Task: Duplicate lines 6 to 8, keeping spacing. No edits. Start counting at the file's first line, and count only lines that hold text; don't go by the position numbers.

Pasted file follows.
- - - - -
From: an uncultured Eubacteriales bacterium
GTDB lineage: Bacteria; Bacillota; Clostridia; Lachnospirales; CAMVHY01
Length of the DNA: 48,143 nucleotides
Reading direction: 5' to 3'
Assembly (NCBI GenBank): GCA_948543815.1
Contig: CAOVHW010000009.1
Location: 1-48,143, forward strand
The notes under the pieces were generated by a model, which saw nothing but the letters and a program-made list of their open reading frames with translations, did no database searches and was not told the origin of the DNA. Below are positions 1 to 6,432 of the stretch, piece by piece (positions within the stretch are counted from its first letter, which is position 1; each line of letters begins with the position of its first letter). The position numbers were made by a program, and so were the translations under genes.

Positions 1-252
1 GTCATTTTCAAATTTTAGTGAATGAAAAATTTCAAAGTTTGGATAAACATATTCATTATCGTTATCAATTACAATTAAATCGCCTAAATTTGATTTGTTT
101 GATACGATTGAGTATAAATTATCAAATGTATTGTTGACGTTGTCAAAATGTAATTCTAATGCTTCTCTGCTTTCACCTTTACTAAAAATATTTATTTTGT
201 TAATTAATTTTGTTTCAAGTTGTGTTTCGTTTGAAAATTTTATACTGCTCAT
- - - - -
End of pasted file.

Contig: CAOVHW010000009.1
Location: 1-48,143, forward strand
The notes under the pieces were generated by a model, which saw nothing but the letters and a program-made list of their open reading frames with translations, did no database searches and was not told the origin of the DNA. Below are positions 1 to 6,432 of the stretch, piece by piece (positions within the stretch are counted from its first letter, which is position 1; each line of letters begins with the position of its first letter). The position numbers were made by a program, and so were the translations under genes.